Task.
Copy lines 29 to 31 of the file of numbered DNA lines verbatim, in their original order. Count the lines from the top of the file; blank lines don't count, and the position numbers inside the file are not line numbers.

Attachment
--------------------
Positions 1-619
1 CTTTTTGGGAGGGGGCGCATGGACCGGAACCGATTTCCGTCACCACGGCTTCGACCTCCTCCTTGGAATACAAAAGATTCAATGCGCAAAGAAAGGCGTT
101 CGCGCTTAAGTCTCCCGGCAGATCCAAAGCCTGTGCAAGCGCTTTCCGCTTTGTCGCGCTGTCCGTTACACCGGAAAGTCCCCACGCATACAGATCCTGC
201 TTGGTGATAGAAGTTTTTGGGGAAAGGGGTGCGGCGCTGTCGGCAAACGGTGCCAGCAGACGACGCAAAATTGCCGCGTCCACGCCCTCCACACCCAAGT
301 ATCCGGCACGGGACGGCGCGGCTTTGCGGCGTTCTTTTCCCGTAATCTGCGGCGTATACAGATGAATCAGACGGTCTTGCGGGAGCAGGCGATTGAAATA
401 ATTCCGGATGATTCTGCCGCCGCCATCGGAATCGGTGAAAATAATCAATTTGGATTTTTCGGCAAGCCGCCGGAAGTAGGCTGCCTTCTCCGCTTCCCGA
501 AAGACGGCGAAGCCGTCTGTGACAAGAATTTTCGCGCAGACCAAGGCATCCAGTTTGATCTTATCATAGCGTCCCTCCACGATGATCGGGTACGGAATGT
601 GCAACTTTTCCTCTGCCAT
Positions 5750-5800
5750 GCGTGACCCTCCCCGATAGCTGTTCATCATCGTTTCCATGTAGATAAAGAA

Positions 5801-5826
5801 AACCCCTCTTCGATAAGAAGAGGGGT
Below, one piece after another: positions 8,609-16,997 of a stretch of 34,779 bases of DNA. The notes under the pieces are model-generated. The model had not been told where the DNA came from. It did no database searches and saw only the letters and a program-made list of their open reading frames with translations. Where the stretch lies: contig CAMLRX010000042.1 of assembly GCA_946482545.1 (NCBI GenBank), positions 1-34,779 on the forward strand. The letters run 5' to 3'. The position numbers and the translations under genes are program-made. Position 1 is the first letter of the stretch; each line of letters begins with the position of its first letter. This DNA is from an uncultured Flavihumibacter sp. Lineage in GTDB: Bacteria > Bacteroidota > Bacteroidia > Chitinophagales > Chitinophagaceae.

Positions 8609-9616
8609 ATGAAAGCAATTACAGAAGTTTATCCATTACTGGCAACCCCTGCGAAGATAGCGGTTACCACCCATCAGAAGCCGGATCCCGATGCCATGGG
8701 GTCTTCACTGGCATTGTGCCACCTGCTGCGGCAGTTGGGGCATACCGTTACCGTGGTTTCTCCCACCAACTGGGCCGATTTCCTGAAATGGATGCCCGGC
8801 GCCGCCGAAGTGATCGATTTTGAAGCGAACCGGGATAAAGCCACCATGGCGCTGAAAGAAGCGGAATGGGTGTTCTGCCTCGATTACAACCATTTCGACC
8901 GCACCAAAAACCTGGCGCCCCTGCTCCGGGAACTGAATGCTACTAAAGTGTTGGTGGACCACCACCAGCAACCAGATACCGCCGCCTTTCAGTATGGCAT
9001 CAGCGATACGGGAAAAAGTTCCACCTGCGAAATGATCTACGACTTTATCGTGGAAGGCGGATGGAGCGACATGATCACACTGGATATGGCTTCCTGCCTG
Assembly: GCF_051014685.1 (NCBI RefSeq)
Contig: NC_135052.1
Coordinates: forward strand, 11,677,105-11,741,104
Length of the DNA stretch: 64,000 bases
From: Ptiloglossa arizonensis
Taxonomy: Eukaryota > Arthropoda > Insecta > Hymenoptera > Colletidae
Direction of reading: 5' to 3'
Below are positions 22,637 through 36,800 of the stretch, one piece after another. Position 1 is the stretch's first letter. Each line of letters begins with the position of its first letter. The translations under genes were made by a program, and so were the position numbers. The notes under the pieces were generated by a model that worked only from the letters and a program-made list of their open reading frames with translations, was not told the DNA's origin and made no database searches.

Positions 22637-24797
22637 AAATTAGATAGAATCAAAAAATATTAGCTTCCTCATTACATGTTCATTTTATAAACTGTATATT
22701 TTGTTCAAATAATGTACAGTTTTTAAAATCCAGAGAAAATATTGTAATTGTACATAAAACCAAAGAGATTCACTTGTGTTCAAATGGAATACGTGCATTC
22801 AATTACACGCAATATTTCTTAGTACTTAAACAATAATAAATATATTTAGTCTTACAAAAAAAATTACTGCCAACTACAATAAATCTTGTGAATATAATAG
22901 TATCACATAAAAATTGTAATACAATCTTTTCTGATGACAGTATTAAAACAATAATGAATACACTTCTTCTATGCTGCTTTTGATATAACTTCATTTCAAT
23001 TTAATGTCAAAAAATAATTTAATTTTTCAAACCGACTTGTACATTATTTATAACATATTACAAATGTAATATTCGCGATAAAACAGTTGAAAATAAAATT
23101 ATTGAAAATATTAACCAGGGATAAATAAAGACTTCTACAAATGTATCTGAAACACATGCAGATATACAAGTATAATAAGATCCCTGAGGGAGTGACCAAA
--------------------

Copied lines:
22637 AAATTAGATAGAATCAAAAAATATTAGCTTCCTCATTACATGTTCATTTTATAAACTGTATATT
22701 TTGTTCAAATAATGTACAGTTTTTAAAATCCAGAGAAAATATTGTAATTGTACATAAAACCAAAGAGATTCACTTGTGTTCAAATGGAATACGTGCATTC
22801 AATTACACGCAATATTTCTTAGTACTTAAACAATAATAAATATATTTAGTCTTACAAAAAAAATTACTGCCAACTACAATAAATCTTGTGAATATAATAG